Great Moments in Cycling History: Part 1

Cycling, as a sport, has given us amazing and very memorable moments:

- Lemond beating Fignon by 8 seconds.

- Museeuw, Bortolami, and Tafi entering the velodrome together.

- Hinault punching people in the face at Paris-Nice.

- That one time during my commute that I beat the guy on the hybrid on the longish climb.

While the sport is full of great moments, perhaps none is greater than the one below, which occurred during a training ride consisting of Robert Millar, Allan Peiper and a third (unnamed) rider. Peiper does the talking.
(Language/sound is not completely safe for work if you have the sound way up)

While some of you will surely thank me for sharing this amazing piece of cycling history with you, others will no doubt proclaim that not only was the post brief, it was also subpar. In doing so, you'll be protesting exactly in the same manner as the two elderly women described by Woody Allen in his movie Annie Hall. The ones that say:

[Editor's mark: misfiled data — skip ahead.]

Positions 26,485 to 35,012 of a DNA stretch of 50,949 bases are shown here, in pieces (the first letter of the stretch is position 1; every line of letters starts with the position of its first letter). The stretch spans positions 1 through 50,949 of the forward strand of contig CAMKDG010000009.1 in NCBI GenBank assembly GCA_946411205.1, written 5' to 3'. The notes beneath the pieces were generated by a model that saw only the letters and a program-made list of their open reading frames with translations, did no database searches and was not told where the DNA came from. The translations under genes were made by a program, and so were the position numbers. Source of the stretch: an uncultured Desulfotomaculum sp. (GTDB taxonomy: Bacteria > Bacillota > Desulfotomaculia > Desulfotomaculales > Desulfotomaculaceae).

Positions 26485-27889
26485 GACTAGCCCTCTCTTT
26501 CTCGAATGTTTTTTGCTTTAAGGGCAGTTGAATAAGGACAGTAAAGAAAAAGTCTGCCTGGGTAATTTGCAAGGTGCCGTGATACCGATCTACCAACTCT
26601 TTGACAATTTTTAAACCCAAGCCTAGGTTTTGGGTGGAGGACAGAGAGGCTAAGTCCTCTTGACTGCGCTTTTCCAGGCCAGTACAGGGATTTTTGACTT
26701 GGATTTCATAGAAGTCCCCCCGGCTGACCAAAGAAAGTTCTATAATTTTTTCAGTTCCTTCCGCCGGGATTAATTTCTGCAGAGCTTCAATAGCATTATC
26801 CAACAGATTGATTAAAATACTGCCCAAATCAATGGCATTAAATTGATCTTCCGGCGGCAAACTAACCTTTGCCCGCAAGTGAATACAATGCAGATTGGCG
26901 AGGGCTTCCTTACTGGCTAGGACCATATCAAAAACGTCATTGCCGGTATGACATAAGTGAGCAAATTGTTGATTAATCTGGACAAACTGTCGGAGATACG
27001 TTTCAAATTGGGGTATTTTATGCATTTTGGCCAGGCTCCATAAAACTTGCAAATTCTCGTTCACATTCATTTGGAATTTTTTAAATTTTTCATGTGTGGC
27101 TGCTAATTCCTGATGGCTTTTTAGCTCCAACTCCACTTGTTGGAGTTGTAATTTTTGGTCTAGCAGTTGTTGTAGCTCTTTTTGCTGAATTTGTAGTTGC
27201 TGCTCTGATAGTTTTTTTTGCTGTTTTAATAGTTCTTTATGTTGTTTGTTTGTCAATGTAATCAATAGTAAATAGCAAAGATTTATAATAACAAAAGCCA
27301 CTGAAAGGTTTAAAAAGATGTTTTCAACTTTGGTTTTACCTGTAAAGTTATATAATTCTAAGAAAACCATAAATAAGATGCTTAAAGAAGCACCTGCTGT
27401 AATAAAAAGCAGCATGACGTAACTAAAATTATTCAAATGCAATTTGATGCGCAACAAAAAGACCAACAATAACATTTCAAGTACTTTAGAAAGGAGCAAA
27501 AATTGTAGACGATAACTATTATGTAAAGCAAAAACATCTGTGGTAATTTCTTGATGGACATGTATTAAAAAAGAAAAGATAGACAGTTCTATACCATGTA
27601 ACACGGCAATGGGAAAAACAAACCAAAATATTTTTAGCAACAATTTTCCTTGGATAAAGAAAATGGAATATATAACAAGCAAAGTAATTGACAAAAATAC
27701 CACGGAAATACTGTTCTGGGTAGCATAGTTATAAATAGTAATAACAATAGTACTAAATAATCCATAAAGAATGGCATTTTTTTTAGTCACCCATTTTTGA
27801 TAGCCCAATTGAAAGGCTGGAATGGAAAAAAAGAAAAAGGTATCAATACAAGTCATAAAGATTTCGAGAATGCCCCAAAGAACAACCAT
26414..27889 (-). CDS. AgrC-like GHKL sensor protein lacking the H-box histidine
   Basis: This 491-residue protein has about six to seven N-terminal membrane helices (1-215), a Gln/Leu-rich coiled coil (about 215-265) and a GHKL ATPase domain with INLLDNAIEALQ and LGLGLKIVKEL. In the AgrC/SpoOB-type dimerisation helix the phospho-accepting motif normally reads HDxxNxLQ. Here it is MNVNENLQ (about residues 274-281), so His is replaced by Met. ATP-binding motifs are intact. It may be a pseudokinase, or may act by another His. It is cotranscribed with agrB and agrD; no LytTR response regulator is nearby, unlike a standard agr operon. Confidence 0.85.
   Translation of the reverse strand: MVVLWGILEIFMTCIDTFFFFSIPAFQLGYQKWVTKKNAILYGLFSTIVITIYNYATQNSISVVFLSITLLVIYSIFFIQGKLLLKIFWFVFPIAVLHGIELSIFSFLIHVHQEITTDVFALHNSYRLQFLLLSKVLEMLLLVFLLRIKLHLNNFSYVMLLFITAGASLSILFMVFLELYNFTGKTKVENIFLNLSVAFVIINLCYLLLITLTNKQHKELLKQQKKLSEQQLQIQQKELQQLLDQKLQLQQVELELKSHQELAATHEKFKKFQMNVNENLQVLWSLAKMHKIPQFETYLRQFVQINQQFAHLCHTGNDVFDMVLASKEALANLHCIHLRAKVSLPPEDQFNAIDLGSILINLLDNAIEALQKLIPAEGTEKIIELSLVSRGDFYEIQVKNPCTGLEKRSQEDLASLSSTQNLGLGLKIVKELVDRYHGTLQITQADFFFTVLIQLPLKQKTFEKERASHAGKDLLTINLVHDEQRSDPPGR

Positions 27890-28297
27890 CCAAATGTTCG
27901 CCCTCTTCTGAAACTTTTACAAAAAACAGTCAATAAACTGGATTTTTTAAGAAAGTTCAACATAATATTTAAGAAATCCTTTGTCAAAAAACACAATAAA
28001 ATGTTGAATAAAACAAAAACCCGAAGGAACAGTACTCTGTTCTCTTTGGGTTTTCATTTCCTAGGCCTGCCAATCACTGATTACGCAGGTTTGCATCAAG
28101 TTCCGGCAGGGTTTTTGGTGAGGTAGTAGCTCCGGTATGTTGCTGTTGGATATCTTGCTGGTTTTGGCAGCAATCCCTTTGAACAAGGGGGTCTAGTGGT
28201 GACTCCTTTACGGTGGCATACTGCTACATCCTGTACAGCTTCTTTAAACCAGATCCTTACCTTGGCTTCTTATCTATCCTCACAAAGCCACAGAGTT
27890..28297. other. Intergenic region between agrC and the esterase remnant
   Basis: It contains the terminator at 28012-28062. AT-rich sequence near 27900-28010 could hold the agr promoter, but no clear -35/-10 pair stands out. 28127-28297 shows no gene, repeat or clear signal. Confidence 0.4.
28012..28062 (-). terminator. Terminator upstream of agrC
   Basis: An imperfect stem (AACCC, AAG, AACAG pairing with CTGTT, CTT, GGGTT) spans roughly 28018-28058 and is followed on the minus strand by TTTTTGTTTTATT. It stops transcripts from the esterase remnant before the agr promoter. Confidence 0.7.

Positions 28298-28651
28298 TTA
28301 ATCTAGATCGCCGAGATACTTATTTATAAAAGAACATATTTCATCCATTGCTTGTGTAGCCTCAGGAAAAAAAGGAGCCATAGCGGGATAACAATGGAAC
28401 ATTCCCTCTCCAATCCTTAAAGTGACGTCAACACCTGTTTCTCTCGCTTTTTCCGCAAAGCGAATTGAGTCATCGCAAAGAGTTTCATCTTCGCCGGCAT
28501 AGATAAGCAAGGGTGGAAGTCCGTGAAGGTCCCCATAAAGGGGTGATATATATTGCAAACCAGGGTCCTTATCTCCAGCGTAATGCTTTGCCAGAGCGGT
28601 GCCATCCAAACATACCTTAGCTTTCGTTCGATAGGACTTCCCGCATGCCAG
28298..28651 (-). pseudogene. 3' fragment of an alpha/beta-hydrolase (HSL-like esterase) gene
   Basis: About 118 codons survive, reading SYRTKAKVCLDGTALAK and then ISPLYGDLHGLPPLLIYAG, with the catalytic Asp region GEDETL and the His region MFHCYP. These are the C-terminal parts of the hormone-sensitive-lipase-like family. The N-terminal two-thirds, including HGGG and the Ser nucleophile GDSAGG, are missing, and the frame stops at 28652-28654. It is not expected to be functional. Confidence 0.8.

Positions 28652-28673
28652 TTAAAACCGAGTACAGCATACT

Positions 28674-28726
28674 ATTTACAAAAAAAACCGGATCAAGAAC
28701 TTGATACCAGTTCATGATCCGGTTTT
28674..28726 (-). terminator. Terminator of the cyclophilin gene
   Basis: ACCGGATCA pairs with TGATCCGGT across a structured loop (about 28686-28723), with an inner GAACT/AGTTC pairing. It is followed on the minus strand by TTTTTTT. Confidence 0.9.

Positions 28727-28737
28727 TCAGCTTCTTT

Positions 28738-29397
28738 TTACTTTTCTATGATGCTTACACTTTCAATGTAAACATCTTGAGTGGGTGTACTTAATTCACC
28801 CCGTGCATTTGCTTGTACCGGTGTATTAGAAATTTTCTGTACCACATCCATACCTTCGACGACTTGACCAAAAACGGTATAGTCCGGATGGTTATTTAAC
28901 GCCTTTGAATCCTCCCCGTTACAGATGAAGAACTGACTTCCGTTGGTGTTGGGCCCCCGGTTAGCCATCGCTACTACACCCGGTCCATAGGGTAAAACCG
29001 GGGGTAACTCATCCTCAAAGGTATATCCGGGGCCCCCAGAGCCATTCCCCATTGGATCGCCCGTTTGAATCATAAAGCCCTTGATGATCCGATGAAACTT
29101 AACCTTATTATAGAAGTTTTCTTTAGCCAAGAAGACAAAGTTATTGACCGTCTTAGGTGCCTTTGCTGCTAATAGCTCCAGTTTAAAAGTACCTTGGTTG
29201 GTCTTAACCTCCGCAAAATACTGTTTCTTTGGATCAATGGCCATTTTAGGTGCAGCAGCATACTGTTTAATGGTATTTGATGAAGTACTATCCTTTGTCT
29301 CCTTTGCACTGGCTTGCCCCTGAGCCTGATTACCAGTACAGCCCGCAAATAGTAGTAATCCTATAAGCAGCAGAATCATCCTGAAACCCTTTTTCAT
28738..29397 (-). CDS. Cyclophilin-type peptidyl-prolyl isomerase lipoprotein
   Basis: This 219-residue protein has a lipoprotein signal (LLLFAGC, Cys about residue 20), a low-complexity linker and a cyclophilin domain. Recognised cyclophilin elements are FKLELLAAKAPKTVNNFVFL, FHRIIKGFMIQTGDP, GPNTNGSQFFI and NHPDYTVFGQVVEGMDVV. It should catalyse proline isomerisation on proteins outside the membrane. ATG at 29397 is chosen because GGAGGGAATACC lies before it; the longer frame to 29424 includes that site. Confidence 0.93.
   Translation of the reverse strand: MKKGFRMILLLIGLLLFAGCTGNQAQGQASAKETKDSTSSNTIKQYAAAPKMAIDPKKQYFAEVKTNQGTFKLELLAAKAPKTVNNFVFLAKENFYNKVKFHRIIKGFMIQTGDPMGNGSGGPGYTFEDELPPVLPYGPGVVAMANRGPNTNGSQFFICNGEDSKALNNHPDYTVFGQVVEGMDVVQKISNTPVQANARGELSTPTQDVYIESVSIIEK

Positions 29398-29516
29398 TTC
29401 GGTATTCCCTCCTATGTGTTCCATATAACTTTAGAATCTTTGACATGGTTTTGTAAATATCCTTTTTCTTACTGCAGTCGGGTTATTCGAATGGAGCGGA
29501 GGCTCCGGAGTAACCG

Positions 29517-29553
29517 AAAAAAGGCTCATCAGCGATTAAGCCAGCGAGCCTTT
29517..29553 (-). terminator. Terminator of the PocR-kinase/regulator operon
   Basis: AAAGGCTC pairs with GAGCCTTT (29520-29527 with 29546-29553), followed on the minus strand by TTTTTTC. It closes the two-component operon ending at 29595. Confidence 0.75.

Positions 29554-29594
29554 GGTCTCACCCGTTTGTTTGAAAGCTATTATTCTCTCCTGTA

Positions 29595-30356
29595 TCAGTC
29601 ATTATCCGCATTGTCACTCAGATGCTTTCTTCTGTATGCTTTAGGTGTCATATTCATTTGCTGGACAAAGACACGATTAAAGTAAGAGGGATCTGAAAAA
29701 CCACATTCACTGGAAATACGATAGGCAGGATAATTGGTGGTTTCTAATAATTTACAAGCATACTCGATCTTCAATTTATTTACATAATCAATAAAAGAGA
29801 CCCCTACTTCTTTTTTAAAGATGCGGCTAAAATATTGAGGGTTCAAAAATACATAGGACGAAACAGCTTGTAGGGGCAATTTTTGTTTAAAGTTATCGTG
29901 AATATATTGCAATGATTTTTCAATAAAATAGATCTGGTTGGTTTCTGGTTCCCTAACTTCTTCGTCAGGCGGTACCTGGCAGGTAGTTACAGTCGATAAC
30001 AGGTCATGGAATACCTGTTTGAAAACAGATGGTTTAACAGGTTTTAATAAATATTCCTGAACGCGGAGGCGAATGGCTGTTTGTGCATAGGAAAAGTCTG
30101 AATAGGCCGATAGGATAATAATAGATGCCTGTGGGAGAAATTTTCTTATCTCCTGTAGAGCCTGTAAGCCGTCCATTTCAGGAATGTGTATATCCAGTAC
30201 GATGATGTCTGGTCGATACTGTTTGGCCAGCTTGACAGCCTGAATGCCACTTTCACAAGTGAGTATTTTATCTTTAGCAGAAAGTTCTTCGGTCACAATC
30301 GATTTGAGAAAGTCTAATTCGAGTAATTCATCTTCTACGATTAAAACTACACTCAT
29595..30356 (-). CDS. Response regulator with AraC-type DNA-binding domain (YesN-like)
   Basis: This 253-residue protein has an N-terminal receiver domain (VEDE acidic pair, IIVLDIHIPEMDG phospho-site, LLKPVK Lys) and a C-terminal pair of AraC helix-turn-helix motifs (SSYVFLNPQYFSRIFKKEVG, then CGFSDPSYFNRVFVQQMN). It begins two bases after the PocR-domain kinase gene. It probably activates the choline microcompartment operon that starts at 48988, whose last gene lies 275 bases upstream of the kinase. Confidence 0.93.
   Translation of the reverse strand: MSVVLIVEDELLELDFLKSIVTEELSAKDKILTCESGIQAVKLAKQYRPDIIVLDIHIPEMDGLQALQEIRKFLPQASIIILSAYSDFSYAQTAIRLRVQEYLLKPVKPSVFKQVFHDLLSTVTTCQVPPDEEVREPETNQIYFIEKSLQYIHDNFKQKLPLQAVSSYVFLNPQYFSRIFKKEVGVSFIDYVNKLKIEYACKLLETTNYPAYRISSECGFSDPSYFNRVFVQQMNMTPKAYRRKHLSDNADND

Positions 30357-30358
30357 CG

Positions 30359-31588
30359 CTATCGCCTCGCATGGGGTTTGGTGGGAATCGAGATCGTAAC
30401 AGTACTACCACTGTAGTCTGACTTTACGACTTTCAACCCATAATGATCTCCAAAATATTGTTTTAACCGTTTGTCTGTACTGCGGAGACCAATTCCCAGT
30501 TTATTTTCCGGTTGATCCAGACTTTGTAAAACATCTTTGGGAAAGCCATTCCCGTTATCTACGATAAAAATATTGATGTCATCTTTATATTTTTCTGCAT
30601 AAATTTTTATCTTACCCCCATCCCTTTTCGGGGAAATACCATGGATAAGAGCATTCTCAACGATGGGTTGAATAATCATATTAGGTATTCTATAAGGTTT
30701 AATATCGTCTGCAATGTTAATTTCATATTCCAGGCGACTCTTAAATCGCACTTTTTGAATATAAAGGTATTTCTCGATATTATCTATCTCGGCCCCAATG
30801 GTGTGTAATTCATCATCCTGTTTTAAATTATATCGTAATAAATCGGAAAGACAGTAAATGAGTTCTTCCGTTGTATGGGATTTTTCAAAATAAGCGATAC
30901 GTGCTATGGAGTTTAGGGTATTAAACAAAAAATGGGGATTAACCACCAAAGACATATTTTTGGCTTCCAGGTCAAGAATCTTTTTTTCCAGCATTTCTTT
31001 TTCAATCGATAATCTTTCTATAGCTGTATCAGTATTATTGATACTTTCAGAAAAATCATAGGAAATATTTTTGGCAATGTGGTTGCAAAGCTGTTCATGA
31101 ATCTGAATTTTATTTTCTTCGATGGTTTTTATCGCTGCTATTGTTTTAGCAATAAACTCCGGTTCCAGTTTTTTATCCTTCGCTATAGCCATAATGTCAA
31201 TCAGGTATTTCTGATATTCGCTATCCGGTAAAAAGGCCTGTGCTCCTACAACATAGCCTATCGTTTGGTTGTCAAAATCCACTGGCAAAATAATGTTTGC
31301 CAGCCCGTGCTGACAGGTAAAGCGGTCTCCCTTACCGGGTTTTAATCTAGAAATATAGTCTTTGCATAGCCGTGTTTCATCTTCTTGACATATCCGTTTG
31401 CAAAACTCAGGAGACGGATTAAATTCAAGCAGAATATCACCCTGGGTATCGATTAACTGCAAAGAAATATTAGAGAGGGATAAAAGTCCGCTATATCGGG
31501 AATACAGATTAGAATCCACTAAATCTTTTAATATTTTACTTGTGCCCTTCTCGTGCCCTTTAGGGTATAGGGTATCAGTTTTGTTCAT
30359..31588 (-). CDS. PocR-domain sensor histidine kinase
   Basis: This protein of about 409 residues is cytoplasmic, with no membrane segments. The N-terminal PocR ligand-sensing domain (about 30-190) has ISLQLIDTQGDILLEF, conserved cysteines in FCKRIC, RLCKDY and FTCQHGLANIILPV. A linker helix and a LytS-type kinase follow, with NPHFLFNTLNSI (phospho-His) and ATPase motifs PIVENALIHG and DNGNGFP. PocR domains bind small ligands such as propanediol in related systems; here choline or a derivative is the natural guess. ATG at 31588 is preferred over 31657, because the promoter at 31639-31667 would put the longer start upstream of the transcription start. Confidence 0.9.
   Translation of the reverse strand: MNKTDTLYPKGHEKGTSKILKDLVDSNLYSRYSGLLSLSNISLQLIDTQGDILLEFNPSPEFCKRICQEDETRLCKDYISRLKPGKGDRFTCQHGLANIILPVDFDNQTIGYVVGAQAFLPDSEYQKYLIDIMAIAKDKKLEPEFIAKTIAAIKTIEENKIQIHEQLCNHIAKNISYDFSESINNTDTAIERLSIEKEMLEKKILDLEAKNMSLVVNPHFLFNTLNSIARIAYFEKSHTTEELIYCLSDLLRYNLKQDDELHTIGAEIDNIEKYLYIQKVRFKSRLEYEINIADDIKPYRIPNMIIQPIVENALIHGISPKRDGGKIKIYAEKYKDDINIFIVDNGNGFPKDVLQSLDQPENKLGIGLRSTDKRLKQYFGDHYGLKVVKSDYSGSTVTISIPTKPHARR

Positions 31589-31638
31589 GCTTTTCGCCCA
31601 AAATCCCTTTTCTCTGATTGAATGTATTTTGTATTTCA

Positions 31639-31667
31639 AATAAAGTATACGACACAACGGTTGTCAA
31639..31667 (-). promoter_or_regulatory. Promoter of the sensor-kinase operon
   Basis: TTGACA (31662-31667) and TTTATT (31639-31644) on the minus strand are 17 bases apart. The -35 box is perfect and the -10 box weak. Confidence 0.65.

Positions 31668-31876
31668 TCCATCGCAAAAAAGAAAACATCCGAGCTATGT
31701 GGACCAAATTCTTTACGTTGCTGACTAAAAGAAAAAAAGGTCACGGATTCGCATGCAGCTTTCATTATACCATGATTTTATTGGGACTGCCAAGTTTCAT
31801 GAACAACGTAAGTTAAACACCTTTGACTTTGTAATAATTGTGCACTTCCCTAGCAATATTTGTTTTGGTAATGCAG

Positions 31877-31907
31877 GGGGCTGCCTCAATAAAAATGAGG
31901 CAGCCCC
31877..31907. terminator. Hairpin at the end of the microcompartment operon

—"Boy, the food at this place is really terrible."

—"Yeah, I know; and such small portions."

Rest assured, the posts will continue to be terrible, but the portions will grow once I have a bit more time. What am I busy with you ask? Lots, but I've mostly been searching for Fabio Duarte's right arm, which has gone missing since this picture was taken at the GP Lugano earlier in the season.

Basso uncomfortably holds Duarte's nub

I've also busied myself by making an appearance in my brother's podcast, where I once again showed my amazing knowledge of cycling history, bicycle componentry, and the esoteric aspects of the discussing which cyclists pluck their eyebrows (Garzelli, Fuglsang, and Visconti...I'm looking in your direction), as well as speaking out about the similarities between Stefano Garzelli and make-up artist David Evangelista.

If anyone is going to mock me for having noticed this similarity, or for the fact that I know the name of any make-up artist, spare me. It's this kind of cutting edge commentary that has gotten me tens of readers. Plus, they do look alike, don't they?